But again, what has impressed me most over the past fifteen years has been students’ capacity for dispensing thoughtful, fair justice. They take this responsibility seriously, and they do an outstanding job. Rather than being given lectures and abstract exercises, these students grapple with things like ethics, problem-solving, and civics in a context that’s immediate and concrete.

Empowering and effective, the Judicial Committee reinforces the sense of responsibility that makes possible the tremendous freedom of Sudbury schools. I consider myself very fortunate indeed to work in a place where respect is the order of the day, and where order is ably enforced by the students themselves.

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5 Comments

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5 responses to “Principles, not Principals: the Judicial Committee

  1. Here’s an exchange from the Facebook comment thread for this post (1 of 3)…

    Laura: Thanks for sharing, Bruce. I have a question. Do students always take the JC seriously? I think about the high school students I taught (in traditional schools). Imagining them reading what was said verbatim (for example, “then Greg said, ‘I’ll pipe you down,”), I imagine the entire JC could easily find it hilarious, and break out into laughter about what happened. Also, I think if the JC found the issue funny, they might just fall apart into a kind of silliness, maybe never resolving the issue, or perhaps creating a “joke” kind of punishment, like making Barry wear a t-shirt with “Doofus” written on it, or something like that, which would further humiliate him. Does that kind of thing ever happen in your schools? How do you prevent it (or why do you think it doesn’t become an issue)?

    • (Facebook comment thread, 2 of 3)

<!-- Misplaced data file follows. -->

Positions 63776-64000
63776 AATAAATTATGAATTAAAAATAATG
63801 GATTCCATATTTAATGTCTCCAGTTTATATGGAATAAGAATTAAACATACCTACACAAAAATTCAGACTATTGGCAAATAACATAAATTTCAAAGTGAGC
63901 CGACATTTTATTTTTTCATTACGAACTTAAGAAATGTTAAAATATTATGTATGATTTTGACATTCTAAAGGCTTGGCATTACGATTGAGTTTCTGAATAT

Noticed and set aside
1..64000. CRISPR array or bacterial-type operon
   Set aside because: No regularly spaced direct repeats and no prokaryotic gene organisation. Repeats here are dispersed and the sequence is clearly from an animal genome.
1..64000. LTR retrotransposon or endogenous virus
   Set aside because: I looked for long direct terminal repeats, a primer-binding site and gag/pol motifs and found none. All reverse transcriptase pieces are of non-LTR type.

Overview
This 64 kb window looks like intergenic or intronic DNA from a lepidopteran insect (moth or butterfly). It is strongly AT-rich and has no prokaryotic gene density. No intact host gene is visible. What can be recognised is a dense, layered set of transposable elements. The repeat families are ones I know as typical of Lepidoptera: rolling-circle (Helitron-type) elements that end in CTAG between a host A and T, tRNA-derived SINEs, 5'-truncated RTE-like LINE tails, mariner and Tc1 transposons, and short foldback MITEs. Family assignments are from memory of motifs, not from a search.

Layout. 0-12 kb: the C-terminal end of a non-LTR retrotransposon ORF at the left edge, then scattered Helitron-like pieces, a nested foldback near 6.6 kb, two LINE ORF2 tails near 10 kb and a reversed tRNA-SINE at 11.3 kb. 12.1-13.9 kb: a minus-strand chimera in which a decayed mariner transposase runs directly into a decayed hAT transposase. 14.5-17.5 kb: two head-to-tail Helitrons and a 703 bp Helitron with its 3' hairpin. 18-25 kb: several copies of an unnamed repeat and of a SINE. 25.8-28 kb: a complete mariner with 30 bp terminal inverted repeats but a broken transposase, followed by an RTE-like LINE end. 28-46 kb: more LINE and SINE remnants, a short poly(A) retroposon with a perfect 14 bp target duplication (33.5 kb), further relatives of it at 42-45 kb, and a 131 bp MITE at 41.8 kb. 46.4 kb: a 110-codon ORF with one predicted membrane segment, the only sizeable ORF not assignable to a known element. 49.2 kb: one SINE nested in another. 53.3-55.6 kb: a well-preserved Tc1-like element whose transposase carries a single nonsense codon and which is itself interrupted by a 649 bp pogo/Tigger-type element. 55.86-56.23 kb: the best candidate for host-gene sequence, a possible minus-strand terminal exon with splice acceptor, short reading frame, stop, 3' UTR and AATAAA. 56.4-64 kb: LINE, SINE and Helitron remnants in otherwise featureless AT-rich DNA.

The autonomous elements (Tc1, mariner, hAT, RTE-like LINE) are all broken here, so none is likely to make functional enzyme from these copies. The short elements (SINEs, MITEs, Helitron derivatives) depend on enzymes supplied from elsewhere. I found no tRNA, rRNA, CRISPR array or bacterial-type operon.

Bruce: Laura, thanks for the question. People are still people, of course, and certain cases or statements or situations can provoke less than helpful reactions. That said, perhaps the most amazing thing is that, yes, the students take JC quite seriously indeed. We all realize that without something like JC, the amazing freedom we enjoy just wouldn’t be possible, so everyone takes responsibility for keeping it (or getting it back) on track. Someone might suggest a “joke” sentence, but only as just that — a joke — and I’d expect the JC to quickly come back to order. Also, whenever someone doesn’t take JC seriously (e.g., not doing a sentence, being disruptive during meetings), that’s dealt with promptly and thoroughly.

      • (Facebook comment thread, 3 of 3)

        Vanessa: As a graduate of a Sudbury school I can say the students take it very seriously. I think they understand that there are real consequences involved, and I think they understand that they have a voice in creating order in the school. And if they do fall apart into silliness, there is the chair there to create order again. If someone is unruly, the chair can remove them (or they have a vote to remove them, I can’t quite remember how that worked). I was the JC Clerk I think 2 terms, and I never heard anyone suggest a T-shirt like you described. I didn’t have to prevent anything like that, either, because the sentences were almost always, “They cannot talk to each for the rest of the day” or “This person has to do that person’s chore.” I think the former was more effective, however. And the students learn that if they are charged with a law a bunch of times, there are consequences. They could be taken to School Meeting, and they might come up with a harsher sentence, even suspension and the like. I think the students really learn from repetition, precedence being set, and observing when this kind of thing happens to others. And through the experience of having to carry out their sentence, I think they learn to think differently about how they treat people. That’s certainly how it was for me, and what I observed in other students’ behaviour…

        (I should say, I never heard a student suggest a T-shirt or something along those lines…The sentences were always thought through and taken seriously. I think that goes along with the whole culture of the school, and besides, if one person suggested something like that, and if there was a vote, it probably would’ve been struck down. You never know, I suppose it could have happened, but I doubt it. At my school, where Bruce was a staff member, there was a younger student, middle student, older student, and staff member always on JC. That also balanced out the maturity level and brought different perspectives to cases. It wouldn’t have just been high school aged kids all together and just younger students, for example. It seemed to always balance out.)